Balancing act: running an eight-stud business

Award-winning Namibian farmer Piet Coetzee has been highly successful in the country’s smallstock breeders industry. Acknowledging the role played by his wife, sons and workforce in his achievements, he explained to
Annelie Coleman how he manages an eight-stud farming business.

The Kalahari Red stud is one of the six smallstock studs on Petrusberg.
Photo: Courtesy of Piet Coetzee Farming

For the past six years, Namibian farmer Piet Coetzee has been crowned the Namibian Smallstock Breeder of the Year. In his operation, the Piet Coetzee Farming business, he runs six smallstock and two beef cattle studs. The smallstock component consists of a pure Kaokoveld Damara sheep stud, a red Damara stud, a Van Rooy stud, a Veldmaster stud, a Boer Goat stud and a Kalahari Red goat stud – 1 200 breeding ewes in all.

The cattle component comprises a Charolais and a Charbray stud as well as an 80-strong commercial cattle herd. Piet, his wife Ogies, and their sons Zirk and Xico, also own the Namboer auction house. Together with his family, Piet has been farming on the 3 500ha farm Petrusberg, 170km south of Windhoek in the Rehoboth district, for 11 years.

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“We believe in adding value at all possible levels in our farming business,” he says. “That’s why we decided on stud breeding. Our mission is to breed and provide the best possible quality genetic material to both the stud and commercial livestock breeders of Southern Africa. We decided on these breeds because of the demand for them.”

Petrusberg is, however, relatively small by Namibian standards, Piet explains, so it is essential to realise maximum income per hectare. “Stud breeding means increased income. For instance, slaughtering cattle are sold for R8 000 each, while prices of R30 000 to R50 000 for a stud bull and R20 000 for a stud cow are not uncommon,” he explains.

“Commercial smallstock earmarked for slaughter prices hover around R800 each while stud rams go for as high as between R10 000 and R70 000, and stud ewes for R7 500 on average. An added bonus is that top-quality and carefully selected stud animals’ progeny will continue to create wealth for the breeder.”


Piet Coetzee

Grazing camps
The sweetveld grazing on the hardeveld (hard veld) consists of, among others, silky bushman grass (Stipagrostis uniplumis) and small bushman grass (Stipagrostis obtusa). The woody component includes shepherd’s tree (Boscia albitrunca), wait-a-bit (Ziziphus mucronata) and camel thorn (Acacia erioloba).

Average annual rainfall is 250mm while the veld is interspersed with rocky outcrops and the typical Namibian dry river beds, locally known as omurambas. Water is supplied by six boreholes and four earth dams. Petrusberg is divided into 25 camps, excluding an 800ha game camp. The camp sizes fluctuate between 90ha and 160ha, each with its own watering point. They are reached via a 50m passage and the camps are individually numbered.

Piet says the camp system is fundamental to his management programme. Approximately 30 breeding goats and 30 breeding sheep, each with a breeding ram, are kept in each camp.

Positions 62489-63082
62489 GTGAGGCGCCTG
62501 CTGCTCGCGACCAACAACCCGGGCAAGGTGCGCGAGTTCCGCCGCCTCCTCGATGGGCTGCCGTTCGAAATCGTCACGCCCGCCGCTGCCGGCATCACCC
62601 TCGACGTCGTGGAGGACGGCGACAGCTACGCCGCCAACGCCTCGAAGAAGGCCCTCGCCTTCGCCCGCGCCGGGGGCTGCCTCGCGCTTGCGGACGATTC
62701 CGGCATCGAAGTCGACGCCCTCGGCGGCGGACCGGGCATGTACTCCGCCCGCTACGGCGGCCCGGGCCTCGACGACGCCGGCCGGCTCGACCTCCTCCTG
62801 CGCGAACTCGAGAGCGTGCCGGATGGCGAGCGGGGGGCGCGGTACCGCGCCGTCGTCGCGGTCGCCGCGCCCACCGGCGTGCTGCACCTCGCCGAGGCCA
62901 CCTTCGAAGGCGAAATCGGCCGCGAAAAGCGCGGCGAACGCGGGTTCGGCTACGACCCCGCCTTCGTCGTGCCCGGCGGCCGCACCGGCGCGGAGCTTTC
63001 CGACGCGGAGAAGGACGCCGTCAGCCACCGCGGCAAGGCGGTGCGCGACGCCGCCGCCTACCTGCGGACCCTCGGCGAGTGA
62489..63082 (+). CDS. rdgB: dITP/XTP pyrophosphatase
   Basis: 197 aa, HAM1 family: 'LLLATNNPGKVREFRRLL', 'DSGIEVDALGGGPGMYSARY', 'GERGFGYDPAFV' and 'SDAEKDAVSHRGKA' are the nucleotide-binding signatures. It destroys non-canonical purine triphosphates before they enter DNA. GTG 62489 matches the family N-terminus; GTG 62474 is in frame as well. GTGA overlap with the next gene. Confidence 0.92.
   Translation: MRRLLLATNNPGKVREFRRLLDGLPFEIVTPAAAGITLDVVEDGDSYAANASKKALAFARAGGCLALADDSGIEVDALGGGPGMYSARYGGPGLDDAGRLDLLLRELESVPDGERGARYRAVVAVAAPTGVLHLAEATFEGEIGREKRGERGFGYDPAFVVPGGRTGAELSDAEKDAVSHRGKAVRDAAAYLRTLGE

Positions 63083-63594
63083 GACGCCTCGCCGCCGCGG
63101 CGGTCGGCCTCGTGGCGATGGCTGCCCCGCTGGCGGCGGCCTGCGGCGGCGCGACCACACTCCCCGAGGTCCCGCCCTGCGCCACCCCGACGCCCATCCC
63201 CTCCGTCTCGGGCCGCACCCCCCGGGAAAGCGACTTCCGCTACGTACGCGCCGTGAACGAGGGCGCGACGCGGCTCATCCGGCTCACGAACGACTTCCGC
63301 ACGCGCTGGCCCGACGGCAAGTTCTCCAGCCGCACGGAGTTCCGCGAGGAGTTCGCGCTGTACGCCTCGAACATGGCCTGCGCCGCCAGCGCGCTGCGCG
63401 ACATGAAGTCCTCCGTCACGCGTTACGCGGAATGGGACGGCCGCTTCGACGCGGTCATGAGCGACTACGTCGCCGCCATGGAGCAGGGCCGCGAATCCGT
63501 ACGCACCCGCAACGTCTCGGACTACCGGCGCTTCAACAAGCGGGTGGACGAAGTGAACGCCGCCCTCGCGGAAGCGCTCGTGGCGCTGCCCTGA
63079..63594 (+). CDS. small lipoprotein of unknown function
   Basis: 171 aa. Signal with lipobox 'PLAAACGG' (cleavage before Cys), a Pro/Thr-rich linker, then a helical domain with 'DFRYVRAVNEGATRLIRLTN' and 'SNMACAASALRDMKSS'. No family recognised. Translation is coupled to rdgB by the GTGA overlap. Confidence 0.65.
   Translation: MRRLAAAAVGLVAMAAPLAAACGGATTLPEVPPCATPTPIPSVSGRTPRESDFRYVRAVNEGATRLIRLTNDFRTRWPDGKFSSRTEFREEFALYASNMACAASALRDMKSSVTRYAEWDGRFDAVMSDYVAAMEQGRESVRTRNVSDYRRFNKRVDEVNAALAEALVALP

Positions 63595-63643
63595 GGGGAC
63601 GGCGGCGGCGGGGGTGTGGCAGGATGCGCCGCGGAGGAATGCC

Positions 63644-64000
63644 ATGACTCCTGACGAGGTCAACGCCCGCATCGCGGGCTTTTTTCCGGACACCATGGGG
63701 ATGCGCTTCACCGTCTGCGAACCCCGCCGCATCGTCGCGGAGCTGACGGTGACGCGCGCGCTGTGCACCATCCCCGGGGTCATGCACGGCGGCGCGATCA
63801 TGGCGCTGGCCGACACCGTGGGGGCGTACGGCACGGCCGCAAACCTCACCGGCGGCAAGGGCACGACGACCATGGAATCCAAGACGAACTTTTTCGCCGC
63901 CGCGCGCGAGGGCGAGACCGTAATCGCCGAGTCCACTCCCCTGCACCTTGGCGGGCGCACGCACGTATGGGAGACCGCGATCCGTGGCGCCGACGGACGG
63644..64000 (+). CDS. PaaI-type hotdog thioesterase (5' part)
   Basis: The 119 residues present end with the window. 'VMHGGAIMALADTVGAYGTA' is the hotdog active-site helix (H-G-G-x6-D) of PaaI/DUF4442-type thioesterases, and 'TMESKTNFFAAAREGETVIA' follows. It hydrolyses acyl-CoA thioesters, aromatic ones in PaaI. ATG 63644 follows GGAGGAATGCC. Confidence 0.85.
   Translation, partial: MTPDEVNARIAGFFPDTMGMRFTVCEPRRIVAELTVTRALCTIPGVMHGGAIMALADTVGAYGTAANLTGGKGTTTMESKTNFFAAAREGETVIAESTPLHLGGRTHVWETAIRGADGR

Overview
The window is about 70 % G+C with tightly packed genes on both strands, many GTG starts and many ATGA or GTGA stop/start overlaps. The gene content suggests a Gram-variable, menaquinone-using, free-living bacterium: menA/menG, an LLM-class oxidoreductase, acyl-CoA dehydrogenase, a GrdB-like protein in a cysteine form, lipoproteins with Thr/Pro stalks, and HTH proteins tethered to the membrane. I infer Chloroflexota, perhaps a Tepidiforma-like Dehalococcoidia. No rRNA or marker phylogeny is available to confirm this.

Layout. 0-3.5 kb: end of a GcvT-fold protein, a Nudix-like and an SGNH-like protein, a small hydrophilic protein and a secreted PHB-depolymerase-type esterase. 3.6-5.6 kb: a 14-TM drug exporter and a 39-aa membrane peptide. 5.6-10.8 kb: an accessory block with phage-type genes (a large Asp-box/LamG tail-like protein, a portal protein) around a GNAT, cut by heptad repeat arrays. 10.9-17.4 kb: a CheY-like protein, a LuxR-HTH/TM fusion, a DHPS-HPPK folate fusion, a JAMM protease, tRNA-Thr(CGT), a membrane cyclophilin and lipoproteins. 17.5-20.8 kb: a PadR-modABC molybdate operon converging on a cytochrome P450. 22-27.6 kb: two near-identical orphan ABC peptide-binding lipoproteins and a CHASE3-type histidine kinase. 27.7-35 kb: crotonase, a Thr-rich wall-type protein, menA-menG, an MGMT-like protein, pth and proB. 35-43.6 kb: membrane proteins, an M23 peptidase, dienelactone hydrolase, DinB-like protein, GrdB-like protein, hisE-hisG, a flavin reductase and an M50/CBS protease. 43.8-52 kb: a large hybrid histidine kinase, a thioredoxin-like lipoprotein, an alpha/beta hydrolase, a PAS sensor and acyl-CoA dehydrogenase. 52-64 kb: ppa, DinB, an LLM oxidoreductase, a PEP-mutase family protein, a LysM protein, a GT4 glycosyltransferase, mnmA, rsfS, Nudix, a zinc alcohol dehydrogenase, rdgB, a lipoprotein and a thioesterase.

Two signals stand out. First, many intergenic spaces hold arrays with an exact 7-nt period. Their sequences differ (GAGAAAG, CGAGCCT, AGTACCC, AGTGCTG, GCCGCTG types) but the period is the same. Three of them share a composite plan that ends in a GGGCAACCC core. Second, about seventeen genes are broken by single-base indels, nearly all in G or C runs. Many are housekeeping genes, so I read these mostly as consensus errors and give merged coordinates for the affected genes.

Correct pairing
One of the most important breeding objectives on Petrusberg is correct pairing. The smaller breeding herds make it easier to decide which ewes and rams are suited to each other, and to determine the rams’ performance. The rams are kept with the ewes for the entire year. Ewes in lamb are  kept in the passage and returned to the camp two weeks after lambing. The feeding and water troughs are kept on the passage side of the camps for convenient control.

“A bonus is that the animals congregate around the troughs during the hottest part of the day, which makes it much easier to check them,” Piet explains. “Ewes in lamb are then removed from the camps in time and sick animals are detected timeously. I’ve also designed the workers’ quarters so that they have to follow the passage to each other’s homes – the workers are constantly moving between the camps, even after hours,” he explains.

The Charolais and Charbray studs are kept on the farm belonging to Ogies’s father, Nico Pretorius, in the Omitara district, 100km east of Windhoek. Each stud consists of 60 cows, 20 first-calf heifers and 20 heifers. Piet and his father-in-law follow a three-way cross-breeding system with his commercial cattle.

Charolais bulls are used on Brahman, Simbra and Brahman x Braunvieh females. This combination produces highly fertile animals with good conformation that annually wean heavy weaners, Piet says. The weaners are highly sought after by abattoirs and feedlots.

The commercial herd is kept on Petrusberg. Average weaner weight is 280kg. The stud cattle are bred to excel in the extensive Namibian farming conditions and ensure optimum meat production per hectare. “The main aim of beef cattle breeding in Namibia is rapid turnover,” he explains. “We breed top-performing animals in order to produce heavy slaughter animals in the shortest period possible from the veld.

“The quality of the breeding bulls consequently plays a decisive role in the success or failure of a commercial beef cattle production system. That’s why we breed highly adaptable, hardy animals that don’t need to be fussed over.”